Weaver Ants, a closer look, photo essay by Suraj Bhakat
[T]his is a short excerpt from a society that thrives right under our noses, weaver ants, and the struggles they have to face in order to sustain their race. They teach us about unity, about perseverance and about harmony. Weaver ants are obligately arboreal, they build nests from tree leaves, they bend down four leaves broader than a man’s hand and place them in an orientation that requires the force of a thousand ants, holding down such a leaf, each drawing down with all his might and the others fasten the joints to build a spacious nest.
There is division of labour where the healthier ones look for food in the surrounding region and feeding millions of mandibles is not an easy job! I observed an ant carrying a spider up to its nest on top of a tree, surpassing several obstacles on the ground all by itself is an important life lesson. There are clashes between different groups over food. If you have food and you belong to a different colony, be prepared to face resistance where majority win is generally observed. The food that reaches a nest is shared by all. “There is joy in sharing”, they yell at us. (Suraj Bhakat)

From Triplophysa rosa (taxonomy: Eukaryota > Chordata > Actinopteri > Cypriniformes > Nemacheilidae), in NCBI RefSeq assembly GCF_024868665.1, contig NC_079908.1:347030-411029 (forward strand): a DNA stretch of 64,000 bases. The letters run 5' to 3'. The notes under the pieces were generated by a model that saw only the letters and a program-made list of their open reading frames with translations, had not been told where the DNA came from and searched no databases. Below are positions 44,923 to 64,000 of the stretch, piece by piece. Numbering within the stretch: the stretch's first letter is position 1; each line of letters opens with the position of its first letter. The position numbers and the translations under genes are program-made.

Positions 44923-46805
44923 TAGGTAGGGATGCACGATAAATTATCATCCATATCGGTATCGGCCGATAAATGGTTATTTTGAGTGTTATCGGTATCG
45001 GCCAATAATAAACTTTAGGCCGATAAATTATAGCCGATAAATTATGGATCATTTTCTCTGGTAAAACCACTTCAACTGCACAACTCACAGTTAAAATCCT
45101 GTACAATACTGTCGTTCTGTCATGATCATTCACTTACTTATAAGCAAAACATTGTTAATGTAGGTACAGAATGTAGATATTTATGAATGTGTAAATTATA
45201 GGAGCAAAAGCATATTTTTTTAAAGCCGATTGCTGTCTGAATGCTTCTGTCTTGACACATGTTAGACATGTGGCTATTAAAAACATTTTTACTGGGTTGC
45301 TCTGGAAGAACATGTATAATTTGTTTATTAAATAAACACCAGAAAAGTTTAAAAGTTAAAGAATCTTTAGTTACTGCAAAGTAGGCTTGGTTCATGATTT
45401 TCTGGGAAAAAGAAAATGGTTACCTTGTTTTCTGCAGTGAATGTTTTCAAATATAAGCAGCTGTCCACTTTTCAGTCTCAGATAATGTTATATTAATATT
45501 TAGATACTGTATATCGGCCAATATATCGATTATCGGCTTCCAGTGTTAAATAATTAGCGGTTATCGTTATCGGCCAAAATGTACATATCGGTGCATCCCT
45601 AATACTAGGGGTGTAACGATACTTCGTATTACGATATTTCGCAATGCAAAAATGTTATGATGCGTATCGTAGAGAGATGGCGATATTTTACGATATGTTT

Q&A with Suraj Bhakat
Photography is an escape route. The immense joy I derive from taking photographs helps me release a lot of pressure. This is one of the most important reasons why I am interested in this art form.
Photography and writing…
Photography and writing are two different forms of expression, their symbiosis is not always required, specially when photographs need not be documented.
Texts help align the viewer’s thought process with that of the photographer’s which is very important when reportage and/or documentary is involved. For any other form of photography, the interpretation should be left for the viewers, that’s another beauty how multiple interpretations can be made of the same photograph.
Who left the biggest impression on you?
My parents always encourage me to pursue something that keeps me spiritually alive and they have been my constant support system, without any doubt, my parents impress me the most. My father had an affinity towards photography that I have inherited and I want to make him proud one day!
Is there anything else you’d like to share with the readers?
I would like to request everyone to take up photography for the pleasures one can get from it as the primary objective.
The massive adrenaline rush one gets after having created something beautiful and meaningful is beyond comparison.
We all like recognition, but before rushing into the rat race, we must promise ourselves to never let go of the desire to create something that makes us happy.